**MEDIA ADVISORY FOR THURSDAY, FEBRUARY 24**: Patient Care Crisis at Maimonides Medical Center: Not Enough RNs to Do The Job
Patient Care Crisis at Maimonides Medical Center: Not Enough RNs to Do The Job
February 23 – Nurses at Maimonides Medical Center will hold a Speak Out against staffing shortfalls on units across the hospital on Thursday, February 24 from 11:30 a.m. to 1:00 p.m. The RNs are confronted daily by a hospital overflowing with patients as a result of severe understaffing on L&D and Mother-Baby units, the ER and ICUs, as well as on Med-Surgical floors, Psychiatric and Perioperative care, and others.
The RNs, members of the New York State Nurses Association, have battled COVID-19 and its variants for two years, with no relief from the poor work conditions at Maimonides, pushing caseloads over the top. Nurses are continuing to quit, seeing no end to the crisis and no effective retention policies forthcoming.
WHO: Nurses of the New York State Nurses Association
WHAT: Speak Out against severe understaffing and ineffective nurse retention policies at Maimonides Medical Center
WHEN: Thursday, February 24, 11:30 a.m. to 1:00 p.m.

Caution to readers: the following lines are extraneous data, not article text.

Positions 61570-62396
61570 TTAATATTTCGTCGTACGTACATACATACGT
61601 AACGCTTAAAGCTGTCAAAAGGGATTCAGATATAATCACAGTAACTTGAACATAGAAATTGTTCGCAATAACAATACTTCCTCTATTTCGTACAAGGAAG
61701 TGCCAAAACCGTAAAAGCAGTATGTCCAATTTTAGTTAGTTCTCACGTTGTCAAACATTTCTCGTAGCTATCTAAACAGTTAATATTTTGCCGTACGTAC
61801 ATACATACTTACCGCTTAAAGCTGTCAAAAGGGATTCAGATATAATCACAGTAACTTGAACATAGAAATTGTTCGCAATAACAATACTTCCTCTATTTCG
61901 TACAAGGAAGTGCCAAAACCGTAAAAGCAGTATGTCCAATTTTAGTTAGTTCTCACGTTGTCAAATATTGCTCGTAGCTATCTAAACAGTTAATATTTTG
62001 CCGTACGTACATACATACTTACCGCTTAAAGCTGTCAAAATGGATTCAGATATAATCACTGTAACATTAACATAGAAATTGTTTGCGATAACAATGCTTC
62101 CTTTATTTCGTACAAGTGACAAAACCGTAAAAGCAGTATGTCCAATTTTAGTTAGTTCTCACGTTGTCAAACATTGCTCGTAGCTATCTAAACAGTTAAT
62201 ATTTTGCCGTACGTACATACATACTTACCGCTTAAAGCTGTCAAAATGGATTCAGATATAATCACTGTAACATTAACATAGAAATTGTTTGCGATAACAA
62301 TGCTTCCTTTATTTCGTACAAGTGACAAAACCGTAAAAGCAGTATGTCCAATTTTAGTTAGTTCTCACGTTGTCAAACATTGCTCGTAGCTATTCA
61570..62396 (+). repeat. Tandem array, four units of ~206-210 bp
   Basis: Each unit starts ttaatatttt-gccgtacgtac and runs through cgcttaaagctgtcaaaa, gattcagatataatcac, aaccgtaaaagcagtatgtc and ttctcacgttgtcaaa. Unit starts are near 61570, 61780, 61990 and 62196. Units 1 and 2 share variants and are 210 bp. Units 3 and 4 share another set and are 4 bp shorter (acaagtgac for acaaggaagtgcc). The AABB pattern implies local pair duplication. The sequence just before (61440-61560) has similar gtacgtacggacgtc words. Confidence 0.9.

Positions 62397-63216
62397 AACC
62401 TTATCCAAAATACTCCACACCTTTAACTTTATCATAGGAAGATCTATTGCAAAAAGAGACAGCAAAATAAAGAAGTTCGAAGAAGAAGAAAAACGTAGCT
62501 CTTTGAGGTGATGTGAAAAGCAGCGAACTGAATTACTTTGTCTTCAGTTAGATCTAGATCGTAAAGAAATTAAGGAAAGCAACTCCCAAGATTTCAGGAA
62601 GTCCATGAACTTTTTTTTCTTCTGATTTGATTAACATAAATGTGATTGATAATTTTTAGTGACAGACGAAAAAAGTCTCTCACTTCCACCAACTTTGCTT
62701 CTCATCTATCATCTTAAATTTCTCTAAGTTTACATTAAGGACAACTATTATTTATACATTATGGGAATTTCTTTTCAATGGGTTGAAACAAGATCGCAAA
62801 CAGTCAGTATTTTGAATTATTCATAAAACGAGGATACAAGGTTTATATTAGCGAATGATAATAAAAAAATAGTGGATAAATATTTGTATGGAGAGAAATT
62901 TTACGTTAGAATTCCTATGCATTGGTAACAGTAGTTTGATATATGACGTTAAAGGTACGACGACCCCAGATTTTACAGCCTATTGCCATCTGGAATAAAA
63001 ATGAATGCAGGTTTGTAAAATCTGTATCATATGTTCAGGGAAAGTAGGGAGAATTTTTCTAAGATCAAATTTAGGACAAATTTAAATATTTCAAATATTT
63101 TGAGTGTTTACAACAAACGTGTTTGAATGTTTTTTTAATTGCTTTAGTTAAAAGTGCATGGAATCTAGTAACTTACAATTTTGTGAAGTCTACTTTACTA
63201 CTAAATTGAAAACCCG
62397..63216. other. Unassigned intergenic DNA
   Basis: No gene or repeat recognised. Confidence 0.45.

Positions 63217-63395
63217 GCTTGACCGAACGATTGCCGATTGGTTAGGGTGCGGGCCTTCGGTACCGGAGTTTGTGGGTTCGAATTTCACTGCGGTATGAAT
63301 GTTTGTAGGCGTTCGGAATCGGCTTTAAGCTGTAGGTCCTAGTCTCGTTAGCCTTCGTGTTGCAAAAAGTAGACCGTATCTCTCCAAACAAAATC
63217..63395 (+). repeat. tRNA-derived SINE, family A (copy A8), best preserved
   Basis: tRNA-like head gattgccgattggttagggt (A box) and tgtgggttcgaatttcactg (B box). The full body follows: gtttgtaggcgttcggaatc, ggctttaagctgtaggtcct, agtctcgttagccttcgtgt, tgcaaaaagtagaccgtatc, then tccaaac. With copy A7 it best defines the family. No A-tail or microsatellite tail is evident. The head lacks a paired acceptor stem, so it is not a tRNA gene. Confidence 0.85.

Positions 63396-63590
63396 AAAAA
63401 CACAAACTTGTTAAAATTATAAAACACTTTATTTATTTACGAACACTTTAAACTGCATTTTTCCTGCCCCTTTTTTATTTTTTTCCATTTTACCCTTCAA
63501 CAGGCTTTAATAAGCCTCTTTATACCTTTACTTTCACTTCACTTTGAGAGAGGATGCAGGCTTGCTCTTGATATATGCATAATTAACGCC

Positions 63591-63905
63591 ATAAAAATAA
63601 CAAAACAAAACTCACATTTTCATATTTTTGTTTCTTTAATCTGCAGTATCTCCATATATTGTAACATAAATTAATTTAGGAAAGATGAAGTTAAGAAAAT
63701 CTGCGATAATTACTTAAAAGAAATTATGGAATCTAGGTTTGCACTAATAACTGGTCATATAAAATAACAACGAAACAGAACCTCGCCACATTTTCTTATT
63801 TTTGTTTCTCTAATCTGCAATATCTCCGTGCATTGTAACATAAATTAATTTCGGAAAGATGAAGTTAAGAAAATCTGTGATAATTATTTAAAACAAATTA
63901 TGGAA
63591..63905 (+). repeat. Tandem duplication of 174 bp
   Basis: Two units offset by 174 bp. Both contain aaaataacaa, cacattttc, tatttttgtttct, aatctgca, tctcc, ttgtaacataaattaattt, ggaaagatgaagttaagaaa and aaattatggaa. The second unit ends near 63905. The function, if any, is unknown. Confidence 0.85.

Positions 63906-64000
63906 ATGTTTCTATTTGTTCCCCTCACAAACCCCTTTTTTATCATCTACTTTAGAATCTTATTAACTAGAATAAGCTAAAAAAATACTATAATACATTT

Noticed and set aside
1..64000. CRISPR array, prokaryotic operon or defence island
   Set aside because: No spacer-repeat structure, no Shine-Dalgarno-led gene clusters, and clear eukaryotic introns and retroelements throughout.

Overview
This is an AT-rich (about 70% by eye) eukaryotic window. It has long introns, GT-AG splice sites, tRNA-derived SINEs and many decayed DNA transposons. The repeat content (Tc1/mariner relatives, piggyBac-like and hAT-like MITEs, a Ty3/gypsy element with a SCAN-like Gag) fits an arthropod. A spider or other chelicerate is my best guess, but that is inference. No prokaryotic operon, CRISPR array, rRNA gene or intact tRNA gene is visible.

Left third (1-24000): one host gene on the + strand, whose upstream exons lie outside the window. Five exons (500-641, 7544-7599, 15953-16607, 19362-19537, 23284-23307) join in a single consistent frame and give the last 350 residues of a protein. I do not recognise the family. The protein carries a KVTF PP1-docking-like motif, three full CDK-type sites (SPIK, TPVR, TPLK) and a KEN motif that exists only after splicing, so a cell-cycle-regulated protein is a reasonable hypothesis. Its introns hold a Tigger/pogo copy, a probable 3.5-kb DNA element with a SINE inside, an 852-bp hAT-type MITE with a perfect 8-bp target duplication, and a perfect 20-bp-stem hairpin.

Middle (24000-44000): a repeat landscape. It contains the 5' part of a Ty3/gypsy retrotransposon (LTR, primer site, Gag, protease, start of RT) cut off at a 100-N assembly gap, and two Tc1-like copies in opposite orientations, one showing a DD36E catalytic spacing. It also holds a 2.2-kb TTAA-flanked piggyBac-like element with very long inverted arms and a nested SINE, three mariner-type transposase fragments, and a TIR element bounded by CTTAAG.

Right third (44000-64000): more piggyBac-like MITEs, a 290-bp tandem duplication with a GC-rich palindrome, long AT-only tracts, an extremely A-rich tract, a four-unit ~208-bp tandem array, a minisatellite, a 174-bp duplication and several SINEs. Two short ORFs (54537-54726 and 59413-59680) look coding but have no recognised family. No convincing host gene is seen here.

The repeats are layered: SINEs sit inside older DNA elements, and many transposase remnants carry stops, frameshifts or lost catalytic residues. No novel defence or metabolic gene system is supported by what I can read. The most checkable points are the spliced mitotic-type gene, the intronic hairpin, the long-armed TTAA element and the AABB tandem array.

WHERE: Maimonides Medical Center, Corner 48th Street and 10th Avenue (on hospital side)
The nurses support funding for safety net hospitals, but believe those funds should be used to hire more nurses and protect patient care, not for hospital expansion or the hiring of consultants.
“As a safety net hospital, Maimonides plays a central role in the delivery of care to Brooklyn patients. But the hospital is understaffed on virtually every unit, impeding essential care to patients. As nurses, we are entrusted by law as patient advocates. We are duty-bound to call out Maimonides management to address RN staffing by hiring more nurses, to put in place effective retention policies and put the hospital on a path to ensuring quality care for all patients.” NYSNA President Nancy Hagans, RN
“We do not have enough nurses to do the job — a job that has become extremely difficult, even dangerous at times. We work under a threat to patient safety.” Kristen Curley, RN, Stepdown/Telemetry
“With 4 couplets [mother and baby] I am able to provide care to both mother and baby. Unfortunately, on the night shift, I have a caseload of 6 couplets. That’s why I call the RN staffing ‘very poor’ in the unit. To care for all the mothers and babies we sometimes have to split the work. With couplets split up, I have ended up with as many as 15 babies assigned to me. This is wrong, because we run a risk of not getting all necessary care to the babies.” Michelle Williams, RN, Mother-Baby Unit
The New York State Nurses Association (NYSNA) represents more than 42,000 members in New York State. We are New York’s largest union and professional association for registered nurses. For more information, visit nysna.org.